Low biomass production limits cover crop effects on soils.
Cold brew may be the hottest trend in coffee-making, but not much is known about how this process alters the chemical characteristics of the beverage. Now, scientists report that the content of potentially health-promoting antioxidants in coffee brewed without heat can differ significantly from a cup of joe prepared the traditional way, particularly for dark roasts.
Recycling orchard trees onsite can sequester carbon, save water and increase crop yields, making it a climate-smart practice for California's irrigated almond orchards, finds a study from the University of California, Davis.
Miscanthus, willow found as good biomass crops to add carbon to vulnerable soils.
Agave tequilana, the plant native to Mexico used to make tequila, could prove to be an efficient alternative to sugarcane and corn to make biofuels in semi-arid regions. This research is the first to look at the plants lifecycle and model the economics.
Increasing numbers of bison in Yellowstone National Park in recent years have become a barrier to ecosystem recovery in the iconic Lamar Valley in the northern part of the park.
As the climate is changing, so too are the world's forests. From the misty redwoods in the west to the Blue Ridge forest of Appalachia, many sylvan ecosystems are adapting to drier conditions.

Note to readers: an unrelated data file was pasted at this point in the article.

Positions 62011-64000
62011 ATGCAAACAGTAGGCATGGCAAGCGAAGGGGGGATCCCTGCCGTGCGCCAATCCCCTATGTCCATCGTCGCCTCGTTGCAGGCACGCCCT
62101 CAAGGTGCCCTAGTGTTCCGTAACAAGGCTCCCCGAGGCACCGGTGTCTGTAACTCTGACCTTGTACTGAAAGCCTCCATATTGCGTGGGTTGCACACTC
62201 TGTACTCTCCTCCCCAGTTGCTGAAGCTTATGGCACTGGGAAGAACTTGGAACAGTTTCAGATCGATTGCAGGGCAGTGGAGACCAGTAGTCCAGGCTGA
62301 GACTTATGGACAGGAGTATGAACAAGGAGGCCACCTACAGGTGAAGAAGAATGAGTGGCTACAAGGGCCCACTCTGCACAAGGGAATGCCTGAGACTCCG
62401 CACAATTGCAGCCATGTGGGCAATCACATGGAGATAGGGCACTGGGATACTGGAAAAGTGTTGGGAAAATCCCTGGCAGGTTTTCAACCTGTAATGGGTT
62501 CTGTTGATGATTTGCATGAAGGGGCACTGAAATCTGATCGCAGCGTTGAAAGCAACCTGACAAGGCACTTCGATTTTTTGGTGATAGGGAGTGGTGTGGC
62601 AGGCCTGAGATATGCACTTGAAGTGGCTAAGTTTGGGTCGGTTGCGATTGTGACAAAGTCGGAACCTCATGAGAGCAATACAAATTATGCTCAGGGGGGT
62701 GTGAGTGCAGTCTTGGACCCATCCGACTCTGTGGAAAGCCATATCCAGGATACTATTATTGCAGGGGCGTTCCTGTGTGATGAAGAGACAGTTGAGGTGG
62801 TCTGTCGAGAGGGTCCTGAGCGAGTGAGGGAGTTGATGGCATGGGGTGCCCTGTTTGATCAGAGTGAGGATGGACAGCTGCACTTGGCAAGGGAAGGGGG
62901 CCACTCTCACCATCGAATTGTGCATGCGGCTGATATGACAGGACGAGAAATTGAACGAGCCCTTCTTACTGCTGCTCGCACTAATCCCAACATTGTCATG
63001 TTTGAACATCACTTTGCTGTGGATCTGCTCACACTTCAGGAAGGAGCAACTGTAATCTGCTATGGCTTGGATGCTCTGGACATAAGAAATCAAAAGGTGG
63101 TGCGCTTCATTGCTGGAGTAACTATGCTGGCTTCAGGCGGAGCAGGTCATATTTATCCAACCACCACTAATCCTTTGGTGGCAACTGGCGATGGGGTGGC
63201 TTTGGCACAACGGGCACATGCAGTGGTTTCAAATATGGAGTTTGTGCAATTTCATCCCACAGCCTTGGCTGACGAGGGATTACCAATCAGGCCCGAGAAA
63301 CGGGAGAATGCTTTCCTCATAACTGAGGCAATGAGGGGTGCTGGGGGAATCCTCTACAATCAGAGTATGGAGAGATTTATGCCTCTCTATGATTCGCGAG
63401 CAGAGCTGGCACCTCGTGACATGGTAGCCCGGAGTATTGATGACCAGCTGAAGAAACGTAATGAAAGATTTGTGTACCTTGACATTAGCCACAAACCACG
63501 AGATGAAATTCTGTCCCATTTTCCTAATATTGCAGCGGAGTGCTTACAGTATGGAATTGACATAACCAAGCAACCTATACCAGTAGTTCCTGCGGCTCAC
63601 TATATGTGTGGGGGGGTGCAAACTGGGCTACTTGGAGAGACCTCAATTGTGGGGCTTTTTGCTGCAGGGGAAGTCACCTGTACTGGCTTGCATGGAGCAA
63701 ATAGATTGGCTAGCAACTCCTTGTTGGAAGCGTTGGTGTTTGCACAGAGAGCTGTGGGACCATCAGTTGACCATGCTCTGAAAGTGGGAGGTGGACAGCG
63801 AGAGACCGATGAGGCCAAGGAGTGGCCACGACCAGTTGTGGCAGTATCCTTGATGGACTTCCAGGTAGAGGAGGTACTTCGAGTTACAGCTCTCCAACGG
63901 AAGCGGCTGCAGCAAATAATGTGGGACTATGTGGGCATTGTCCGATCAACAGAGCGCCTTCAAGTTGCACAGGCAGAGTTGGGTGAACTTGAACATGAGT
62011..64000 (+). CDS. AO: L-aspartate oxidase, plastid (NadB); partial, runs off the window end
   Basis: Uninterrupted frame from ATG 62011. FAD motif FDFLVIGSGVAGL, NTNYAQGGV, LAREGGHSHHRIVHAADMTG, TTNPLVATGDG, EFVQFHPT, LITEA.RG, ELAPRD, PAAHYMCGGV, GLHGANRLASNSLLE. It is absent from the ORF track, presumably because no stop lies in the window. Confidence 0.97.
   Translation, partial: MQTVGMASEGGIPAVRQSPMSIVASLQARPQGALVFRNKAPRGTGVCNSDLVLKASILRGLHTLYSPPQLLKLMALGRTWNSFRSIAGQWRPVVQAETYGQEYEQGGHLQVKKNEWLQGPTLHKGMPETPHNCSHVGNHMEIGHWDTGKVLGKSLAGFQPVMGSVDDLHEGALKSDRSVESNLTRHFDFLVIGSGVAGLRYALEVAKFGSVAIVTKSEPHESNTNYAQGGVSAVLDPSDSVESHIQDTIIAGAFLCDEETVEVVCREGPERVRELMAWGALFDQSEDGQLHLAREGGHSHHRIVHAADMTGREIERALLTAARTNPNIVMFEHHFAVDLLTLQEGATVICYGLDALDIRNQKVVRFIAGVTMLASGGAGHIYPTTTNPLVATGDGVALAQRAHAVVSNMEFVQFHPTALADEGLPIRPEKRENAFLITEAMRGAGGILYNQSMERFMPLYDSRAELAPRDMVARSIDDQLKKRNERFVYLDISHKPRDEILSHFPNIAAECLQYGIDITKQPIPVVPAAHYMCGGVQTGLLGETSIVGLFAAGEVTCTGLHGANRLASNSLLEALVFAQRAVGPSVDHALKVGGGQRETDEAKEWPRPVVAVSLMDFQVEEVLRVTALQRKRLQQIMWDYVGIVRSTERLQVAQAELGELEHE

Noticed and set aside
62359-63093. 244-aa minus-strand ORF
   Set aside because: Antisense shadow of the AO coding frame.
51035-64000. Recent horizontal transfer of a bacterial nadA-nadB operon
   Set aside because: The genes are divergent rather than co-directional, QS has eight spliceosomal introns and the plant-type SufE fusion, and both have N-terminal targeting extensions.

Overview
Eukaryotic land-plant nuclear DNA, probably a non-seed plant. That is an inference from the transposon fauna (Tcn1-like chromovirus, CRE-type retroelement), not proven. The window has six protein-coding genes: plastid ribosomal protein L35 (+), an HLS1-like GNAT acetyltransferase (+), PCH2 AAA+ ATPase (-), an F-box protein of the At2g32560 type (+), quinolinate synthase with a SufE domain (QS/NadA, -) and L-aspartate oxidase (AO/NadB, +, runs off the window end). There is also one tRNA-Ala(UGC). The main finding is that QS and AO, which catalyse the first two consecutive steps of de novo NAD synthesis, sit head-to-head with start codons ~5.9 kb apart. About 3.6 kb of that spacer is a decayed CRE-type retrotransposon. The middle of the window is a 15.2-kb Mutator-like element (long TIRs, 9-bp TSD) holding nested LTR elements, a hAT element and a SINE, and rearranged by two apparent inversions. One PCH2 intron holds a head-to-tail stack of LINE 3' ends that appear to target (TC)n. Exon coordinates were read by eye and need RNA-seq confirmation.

Exeter researchers have discovered a novel chemistry to protect our crops from fungal disease.
To reduce dependence on nonrenewable fossil fuels, scientists are investigating renewable biomass as a host for valuable compound production. Generating economically competitive quantities of these bioproducts involves metabolic engineering: editing cells' genetic blueprint. Researchers at the Center for Advanced Bioenergy and Bioproducts Innovation (CABBI) have developed a set of three genetic tools to aid in manufacturing organic acid with the yeast strain I. orientalis.
Crop yields have increased substantially over the past decades, occurring alongside the increasing use of nitrogen fertilizer. While nitrogen fertilizer benefits crop growth, it has negative effects on the environment and climate, as it requires a great amount of energy to produce. Many scientists are seeking ways to develop more sustainable practices that maintain high crop yields with reduced inputs.